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Unlocking the Secrets of EMV Certification: The Brief Guide to Secure Payment Processing

Unlocking the Secrets of EMV Certification: The Brief Guide to Secure Payment Processing

A global standard for verifying financial transactions is known as “EMV,” which stands for “Europay, MasterCard, and Visa.” EMV card transactions are more secure than those made with magnetic stripe cards since the standard is based on the use of integrated circuit cards. Here you may learn more about the EMV specifications.

Merchants in the European Union who process transactions using non-EMV systems are legally responsible for any fraudulent activity that arises from such transactions as of January 1, 2005. From the end of 2015, American retailers were on the hook for the obligation. With the association’s assertion that merchants would be held liable when a customer attempted to use an EMV card in a store that didn’t have an EMV terminal but then lost money because of fraud, EMV certifications are a significant concern in the United States.

Merchants don’t have to be experts on the EMV certification process or know everything there is to know about payment gateways, facilitators, and proprietary payment ecosystems. But it is up to them to add support for EMV payments to their products so that their customers can buy things in a smooth and safe way. After all, a satisfied client is more likely to return, and in the competitive business world, repeat business is the key to success.

Stages of EMV Certification

A business must decide on the three major aspects of EMV certifications before getting started:

  • Hardware terminals for accepting and processing EMV payments. You may learn more about payment terminals by reading our article.
  • Payment processing software, such as a payment gateway, sends financial transactions to an acquirer.
  • One or more entities whose job it is to handle financial transactions (called “acquirers”).

After these choices have been made, the organization may go forward with the EMV certification, which is often divided into two phases: host integration and EMV certification.

Combining a host for payment processing

The major expense at this stage is the time and effort put into developing the integration code rather than any certification costs. Message-level connectivity between your system and the acquirer is required. In order for the acquirer’s system to “understand” the data submitted by the payment gateway in the form of EMV fields, the appropriate message structure must be developed as part of the integration. This method is analogous to the one described for classical integration in the corresponding article.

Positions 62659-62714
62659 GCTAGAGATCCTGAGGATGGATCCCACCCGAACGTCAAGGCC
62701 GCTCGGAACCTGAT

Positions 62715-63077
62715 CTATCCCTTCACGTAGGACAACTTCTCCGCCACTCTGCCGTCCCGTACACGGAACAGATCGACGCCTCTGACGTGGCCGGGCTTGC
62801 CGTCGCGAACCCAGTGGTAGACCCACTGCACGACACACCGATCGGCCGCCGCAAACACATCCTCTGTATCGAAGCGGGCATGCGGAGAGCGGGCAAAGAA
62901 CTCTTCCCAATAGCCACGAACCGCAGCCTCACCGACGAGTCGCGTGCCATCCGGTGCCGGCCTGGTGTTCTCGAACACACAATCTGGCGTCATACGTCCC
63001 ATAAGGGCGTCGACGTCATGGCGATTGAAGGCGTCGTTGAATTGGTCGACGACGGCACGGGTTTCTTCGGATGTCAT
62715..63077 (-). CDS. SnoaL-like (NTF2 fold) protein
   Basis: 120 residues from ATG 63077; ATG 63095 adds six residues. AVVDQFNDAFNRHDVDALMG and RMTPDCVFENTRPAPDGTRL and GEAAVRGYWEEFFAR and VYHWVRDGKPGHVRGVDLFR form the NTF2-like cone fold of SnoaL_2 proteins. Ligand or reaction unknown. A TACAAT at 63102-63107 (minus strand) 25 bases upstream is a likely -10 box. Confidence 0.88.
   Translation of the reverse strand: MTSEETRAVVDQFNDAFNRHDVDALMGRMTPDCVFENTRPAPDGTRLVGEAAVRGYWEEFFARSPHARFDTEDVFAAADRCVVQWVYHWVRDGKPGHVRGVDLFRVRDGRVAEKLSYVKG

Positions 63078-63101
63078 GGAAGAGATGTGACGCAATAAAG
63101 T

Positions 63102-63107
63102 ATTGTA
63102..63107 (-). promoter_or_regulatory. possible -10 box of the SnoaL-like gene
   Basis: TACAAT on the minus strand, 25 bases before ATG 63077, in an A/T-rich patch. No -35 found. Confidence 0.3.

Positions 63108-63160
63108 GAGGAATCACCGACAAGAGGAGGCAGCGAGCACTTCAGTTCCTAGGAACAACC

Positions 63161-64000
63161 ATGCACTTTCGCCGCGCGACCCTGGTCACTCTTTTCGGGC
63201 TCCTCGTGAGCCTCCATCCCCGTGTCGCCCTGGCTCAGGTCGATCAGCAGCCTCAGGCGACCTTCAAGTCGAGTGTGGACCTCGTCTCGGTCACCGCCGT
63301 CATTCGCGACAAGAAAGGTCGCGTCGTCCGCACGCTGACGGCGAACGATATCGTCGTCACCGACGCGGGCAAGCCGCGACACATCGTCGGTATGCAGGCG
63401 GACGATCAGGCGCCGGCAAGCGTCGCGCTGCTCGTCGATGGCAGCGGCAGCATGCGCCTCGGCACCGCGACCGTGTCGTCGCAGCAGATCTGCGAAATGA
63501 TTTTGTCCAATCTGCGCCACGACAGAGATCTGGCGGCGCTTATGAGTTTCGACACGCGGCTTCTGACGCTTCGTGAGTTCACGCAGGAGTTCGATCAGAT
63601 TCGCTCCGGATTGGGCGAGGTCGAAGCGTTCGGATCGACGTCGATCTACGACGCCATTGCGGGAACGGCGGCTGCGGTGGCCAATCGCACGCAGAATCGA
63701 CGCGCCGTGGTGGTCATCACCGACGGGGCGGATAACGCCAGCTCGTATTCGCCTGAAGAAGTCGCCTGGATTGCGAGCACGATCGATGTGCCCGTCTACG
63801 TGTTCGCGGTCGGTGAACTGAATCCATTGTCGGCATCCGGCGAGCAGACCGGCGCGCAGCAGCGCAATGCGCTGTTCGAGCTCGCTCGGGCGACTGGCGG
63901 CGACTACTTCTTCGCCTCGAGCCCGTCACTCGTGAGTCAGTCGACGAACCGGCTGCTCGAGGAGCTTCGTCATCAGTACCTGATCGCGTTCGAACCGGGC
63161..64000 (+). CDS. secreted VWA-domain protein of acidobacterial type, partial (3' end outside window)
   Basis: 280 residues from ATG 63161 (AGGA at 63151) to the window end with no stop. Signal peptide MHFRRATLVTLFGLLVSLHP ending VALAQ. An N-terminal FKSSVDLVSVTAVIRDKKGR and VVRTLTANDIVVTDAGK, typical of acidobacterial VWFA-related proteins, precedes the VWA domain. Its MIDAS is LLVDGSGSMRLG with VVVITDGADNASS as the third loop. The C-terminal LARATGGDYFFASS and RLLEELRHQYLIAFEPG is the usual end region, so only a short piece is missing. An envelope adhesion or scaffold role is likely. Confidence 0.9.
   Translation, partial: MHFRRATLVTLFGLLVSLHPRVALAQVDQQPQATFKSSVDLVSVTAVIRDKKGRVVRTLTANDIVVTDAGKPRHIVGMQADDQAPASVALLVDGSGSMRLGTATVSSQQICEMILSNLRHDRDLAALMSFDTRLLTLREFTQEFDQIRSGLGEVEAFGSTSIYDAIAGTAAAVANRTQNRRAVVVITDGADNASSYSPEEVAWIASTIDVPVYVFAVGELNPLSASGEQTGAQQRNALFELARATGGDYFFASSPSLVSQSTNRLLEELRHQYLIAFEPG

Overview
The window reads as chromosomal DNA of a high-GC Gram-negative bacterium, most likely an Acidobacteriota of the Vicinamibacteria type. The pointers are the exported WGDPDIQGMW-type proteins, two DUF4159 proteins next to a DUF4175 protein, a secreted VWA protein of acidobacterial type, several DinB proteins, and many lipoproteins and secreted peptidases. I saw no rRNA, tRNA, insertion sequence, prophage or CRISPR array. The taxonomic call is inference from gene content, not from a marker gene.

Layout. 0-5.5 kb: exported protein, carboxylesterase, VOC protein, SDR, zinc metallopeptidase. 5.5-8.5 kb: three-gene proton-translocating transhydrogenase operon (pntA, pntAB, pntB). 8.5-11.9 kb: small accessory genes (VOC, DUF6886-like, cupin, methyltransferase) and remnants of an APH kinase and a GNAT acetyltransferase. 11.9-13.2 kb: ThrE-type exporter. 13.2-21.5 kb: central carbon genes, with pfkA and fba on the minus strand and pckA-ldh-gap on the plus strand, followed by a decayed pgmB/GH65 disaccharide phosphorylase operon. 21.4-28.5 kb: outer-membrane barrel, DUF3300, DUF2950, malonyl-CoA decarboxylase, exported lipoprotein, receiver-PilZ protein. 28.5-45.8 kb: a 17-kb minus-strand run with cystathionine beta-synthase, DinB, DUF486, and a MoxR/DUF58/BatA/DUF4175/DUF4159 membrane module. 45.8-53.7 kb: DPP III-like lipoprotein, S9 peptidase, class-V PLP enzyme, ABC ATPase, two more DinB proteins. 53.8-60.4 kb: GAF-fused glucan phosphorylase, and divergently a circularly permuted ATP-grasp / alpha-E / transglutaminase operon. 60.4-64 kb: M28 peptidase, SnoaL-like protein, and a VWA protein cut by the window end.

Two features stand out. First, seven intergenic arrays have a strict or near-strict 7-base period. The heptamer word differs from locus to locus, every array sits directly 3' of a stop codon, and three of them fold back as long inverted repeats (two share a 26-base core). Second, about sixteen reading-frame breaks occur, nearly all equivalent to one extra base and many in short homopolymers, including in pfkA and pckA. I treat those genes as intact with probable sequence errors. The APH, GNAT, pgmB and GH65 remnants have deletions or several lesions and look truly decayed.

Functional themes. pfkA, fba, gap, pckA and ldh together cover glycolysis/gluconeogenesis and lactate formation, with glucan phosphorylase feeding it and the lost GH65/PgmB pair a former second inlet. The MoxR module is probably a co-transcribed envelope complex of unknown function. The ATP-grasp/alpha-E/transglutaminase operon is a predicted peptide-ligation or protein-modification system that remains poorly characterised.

EMV certification

It’s a method that includes the usage of an EMV terminal (a terminal capable of processing EMV cards) and a specialized toolkit designed for that purpose. For each affiliation, the acquirer must certify a unique set of test scripts that can only be run using the EMV toolset. The acquirer is provided with the outcomes of the test scripts’ execution for evaluation. To ensure everything is in order, the purchaser sends the findings to the relevant associations for final approval.

Picking a device

Compiling a comprehensive list of all target devices in advance and including it in the first certification is essential. Terminals and readers must have kernels that are certified at the appropriate EMV level in order to be utilized.

An EMV toolkit may read information from the chip and update the information to be read in future transactions.

Creating a Terminal App

In the first place, a company that wants to handle EMV transactions has to choose a payment terminal that is EMV-supporting and acquirer-certified.

Also, the integration must buy a payment application for terminals that works with the operating systems and hardware of the terminal models it wants to support.

In order to speed up the development phase, it is common practice to either outsource the job or purchase previously built apps. However, doing either of these things comes at a cost.

The phrase “terminal management software” refers to a suite of applications designed for administering and configuring terminals. Updates to the software and remote control of the terminal’s setup are included in this category.

The terminal application must be compatible with card readers, signature capture devices, and other similar hardware in order to process current and future transactions.

Major manufacturers of terminals (like VeryFone) typically run their own payment processing systems. Businesses can “tie” their terminals to the manufacturer’s gateway by purchasing a terminal preloaded with the manufacturer’s application. Connecting an EMV terminal to a new gateway typically requires custom software development on the part of the merchant.

Choosing the Right Acquirers to Team Up With

When deciding which acquirers to work with, a company must keep in mind that different acquirers may demand different types of EMV certification depending on the countries in which the company plans to handle payments.

EMV toolkits typically cost between $10,000 and $30,000 per user. That’s why it’s important to think about the toolkit models an acquirer offers when making your choice. Doing so may help you find the best fit for your needs and budget.

Feel free to get in touch with our in-house payment specialists if you have any more questions about the matter.

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